Zenda Farm


{Need current and/or old photos here}

Anthony Potter, a veteran of the Napoleonic Wars, acquired the land this farm was eventually built on when it was just woods and untamed wilderness. He died in 1862 but later others owned the property; including Reinman, Whitmore, and Tiernan.

In the 1930's Merle Young, of the Youngs Rubber Company (which manufactured condoms among other things), started acquiring land and farms in the area, including the property the Zenda Farm would eventually be built on. Young had innovative steel Jamesway barns built and ran a diary farm there, then later a beef farm.

The name "Zenda Farm" came from a previous owner of the property, who owned a mansion along the St. Lawrence as well as the land where the Zenda farm would be built. The aforementioned mansion had once belonged to James Hackett, who was a famous Shakespearean actor and who was born on Wolfe Island. Hackett's earliest and most successful role was the title role in the 1913 film "Prisoner of Zenda", which he named his mansion after. He also had a famous father who performed Richard III on stage in London. (The old Zenda mansion burned in 1991.)

The name "Zenda" was taken up by Young when he built the farm.

By the late 1930's the farm had become a show farm with some of the most modern equipment as well as agricultural and management methods available. High quality Guernsey cows were bred and raised and produced milk for the area. A spotless creamery with the area's first automatic bottling system was built, as well as a walk-in cooler and electric screens that kept the flies out of the milking parlor. Each cow's tails were washed each morning in a special solution to keep them clean and free of flies. Tours of the farm were arranged for local farmers and interested parties.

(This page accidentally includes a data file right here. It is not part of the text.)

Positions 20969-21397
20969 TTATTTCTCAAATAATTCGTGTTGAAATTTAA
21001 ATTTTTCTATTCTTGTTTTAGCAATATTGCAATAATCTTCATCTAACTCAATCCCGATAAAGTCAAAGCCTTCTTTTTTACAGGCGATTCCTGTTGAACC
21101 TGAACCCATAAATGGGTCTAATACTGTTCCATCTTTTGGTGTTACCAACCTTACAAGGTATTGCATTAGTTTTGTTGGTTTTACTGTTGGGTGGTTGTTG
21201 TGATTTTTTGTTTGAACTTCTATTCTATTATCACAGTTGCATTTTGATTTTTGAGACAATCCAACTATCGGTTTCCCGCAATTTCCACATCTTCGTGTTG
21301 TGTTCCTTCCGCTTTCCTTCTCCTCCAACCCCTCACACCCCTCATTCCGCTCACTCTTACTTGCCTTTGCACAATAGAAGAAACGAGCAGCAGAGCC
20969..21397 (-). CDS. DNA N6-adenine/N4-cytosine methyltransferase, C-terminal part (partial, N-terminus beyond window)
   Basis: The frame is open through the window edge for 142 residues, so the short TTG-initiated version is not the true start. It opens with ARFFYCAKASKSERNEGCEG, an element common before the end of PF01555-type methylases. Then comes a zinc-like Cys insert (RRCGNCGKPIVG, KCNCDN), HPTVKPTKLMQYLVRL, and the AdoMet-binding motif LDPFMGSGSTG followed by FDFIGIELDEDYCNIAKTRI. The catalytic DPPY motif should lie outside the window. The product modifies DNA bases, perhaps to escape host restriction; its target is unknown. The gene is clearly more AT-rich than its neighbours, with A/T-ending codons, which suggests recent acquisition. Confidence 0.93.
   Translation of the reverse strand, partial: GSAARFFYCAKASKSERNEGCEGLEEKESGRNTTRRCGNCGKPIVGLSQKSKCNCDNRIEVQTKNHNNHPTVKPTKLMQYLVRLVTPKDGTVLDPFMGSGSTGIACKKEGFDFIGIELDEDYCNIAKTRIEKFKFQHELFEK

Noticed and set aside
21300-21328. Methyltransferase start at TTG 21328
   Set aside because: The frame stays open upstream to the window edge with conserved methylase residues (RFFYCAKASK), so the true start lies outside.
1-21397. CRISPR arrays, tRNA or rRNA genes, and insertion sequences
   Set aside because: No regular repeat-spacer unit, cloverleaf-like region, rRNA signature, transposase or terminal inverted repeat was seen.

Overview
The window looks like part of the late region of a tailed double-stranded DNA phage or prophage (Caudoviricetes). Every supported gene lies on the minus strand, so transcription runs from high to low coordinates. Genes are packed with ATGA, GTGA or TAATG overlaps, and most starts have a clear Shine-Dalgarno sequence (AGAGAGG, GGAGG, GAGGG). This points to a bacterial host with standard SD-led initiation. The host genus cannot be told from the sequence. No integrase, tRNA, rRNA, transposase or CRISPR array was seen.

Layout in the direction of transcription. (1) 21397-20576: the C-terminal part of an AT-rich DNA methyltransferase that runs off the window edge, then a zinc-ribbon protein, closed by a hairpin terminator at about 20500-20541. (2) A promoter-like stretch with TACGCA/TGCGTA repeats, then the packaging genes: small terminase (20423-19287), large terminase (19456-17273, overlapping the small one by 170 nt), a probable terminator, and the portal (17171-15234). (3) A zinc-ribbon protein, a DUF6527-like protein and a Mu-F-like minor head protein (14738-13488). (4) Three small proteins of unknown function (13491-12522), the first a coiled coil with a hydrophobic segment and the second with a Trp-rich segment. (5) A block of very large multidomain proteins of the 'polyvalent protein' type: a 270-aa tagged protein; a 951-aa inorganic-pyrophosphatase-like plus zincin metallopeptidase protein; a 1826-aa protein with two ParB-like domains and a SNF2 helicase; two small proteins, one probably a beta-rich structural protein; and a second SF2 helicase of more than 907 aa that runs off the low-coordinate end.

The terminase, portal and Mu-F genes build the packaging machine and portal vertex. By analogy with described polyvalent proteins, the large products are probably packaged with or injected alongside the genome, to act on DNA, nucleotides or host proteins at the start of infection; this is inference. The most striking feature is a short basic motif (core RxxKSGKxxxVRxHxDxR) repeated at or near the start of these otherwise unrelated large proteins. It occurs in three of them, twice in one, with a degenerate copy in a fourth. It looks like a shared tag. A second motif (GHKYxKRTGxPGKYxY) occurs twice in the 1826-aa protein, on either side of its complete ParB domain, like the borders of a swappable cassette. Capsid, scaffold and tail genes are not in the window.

In 1997 John and Lois Jean MacFarlane donated the farm to the Thousand Islands Trust (a local organization working to conserve the natural beauty,
wildlife habitats and recreational opportunities in the Thousand Islands region). The organization raised money to paint the rusting metal barns and buildings, and a local farmer keeps the fields hayed as well as pastures his cows on the property. The harvesting of the hay from the farm takes place after August 1st in an effort to allow nesting grassland birds to raise their young in peace. The farm is also the site of the annual Community Picnic, and a trail was also to be built around the farm property.


Zenda Farm Preserve (external site)
Historic Structures of Jefferson County
Clayton